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Monday, March 29, 2010

2) Before you read on ...

This blog is peppered with acronyms, some of which you may be unfamiliar with. Please refer to the section 'Glossary of Terms & Acronyms' for explanations of these.

You should keep in mind that the information presented here is accurate as far as our personal experience went. You are quite likely to experience procedural / documentation variations depending on the city and the RIPA (Recognized Indian Placement Agency) in India that you register with, how experienced your RIPA's lawyer is and the unique circumstances that surround your particular adoption.

You will want to use the CARA (Central Adoption Resource Agency) website at as your primary source of information - unlike this blog, what's on it is both official and (hopefully) kept up-to-date.

Ours was what is known as an inter-country adoption. At the time of our adoption in 2009 (a 1-yr long journey), both of us were Indian citizens and Singapore Permanent Residents. We had our Home Study done in Singapore and subsequently applied to adopt a child from a child welfare home in Mumbai. Hence, we primarily dealt with the bureaucracies in these 2 cities. We had no biological children and this was our first adoption. My wife's maternal home is in Mumbai, so we had a place to stay during the application process and also during the fostering process.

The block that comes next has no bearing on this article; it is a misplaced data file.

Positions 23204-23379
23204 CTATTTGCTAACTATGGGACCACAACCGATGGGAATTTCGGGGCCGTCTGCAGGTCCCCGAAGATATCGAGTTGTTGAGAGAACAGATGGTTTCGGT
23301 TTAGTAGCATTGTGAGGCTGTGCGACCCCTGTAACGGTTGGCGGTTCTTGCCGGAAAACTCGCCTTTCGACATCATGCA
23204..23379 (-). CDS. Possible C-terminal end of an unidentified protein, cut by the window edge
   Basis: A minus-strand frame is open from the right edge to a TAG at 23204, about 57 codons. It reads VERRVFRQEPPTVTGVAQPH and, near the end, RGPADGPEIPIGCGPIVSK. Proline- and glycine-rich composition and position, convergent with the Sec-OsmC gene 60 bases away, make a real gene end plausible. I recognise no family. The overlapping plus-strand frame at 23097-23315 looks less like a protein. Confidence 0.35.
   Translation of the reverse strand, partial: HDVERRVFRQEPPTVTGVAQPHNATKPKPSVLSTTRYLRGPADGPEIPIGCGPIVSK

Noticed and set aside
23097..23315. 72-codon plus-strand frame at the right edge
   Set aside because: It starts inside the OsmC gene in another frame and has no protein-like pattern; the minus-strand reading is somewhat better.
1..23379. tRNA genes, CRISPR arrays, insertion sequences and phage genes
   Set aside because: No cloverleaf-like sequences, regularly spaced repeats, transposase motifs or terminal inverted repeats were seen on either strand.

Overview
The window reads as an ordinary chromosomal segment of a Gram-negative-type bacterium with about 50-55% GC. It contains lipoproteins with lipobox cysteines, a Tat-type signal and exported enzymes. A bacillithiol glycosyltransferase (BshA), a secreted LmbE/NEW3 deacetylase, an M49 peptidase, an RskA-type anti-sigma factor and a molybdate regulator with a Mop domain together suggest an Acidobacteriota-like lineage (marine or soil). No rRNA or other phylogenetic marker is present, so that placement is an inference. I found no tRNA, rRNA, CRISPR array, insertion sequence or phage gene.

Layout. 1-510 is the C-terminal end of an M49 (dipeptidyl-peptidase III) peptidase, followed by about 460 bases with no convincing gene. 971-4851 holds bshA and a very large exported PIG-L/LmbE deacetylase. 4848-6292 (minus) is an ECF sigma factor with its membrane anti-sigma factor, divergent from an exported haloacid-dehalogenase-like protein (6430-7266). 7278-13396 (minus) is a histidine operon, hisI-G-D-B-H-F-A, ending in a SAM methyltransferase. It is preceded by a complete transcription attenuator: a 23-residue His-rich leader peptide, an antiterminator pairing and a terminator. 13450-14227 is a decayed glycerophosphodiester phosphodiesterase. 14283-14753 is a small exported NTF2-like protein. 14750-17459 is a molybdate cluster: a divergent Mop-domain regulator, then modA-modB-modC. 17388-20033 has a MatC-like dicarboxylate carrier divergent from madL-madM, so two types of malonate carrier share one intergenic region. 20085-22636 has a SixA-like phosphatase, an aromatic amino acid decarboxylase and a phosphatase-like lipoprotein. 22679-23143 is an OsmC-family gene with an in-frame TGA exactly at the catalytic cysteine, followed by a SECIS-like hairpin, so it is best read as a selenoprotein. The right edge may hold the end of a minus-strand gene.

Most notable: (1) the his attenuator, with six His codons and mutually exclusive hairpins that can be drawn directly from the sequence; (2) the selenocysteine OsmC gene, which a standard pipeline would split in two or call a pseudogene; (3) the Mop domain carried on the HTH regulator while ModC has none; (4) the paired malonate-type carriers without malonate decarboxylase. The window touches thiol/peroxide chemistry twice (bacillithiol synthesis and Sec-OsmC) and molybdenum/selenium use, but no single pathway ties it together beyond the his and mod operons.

My wife and I are both Hindus, so our adoption went through under HAMA - the Hindu Adoption and Maintenance Act, 1956. This act applies to Hindus, Sikhs, Jains & Buddhists only. If you are Christian, Muslim, Parsi, Jewish, or belong to another faith, then the game changes somewhat. You'll usually file your petition under GAWA - the Guardians and Wards Act, 1890. This act allows you to become guardians of the child, not his/her parents, technically. There is also a third act under which adoptions can proceed - JJA - the Juvenile Justice Act, 2000. An article on this site discusses adoption under JJA - look out for it in the sidebar.

Apart from the legal semantics, I'm not sure it makes much of a difference - for all practical purposes, the child is still yours. Do familiarize yourself with the provisions of the different acts though and talk to your RIPA's lawyer to ensure the adoption is being performed under the correct act.

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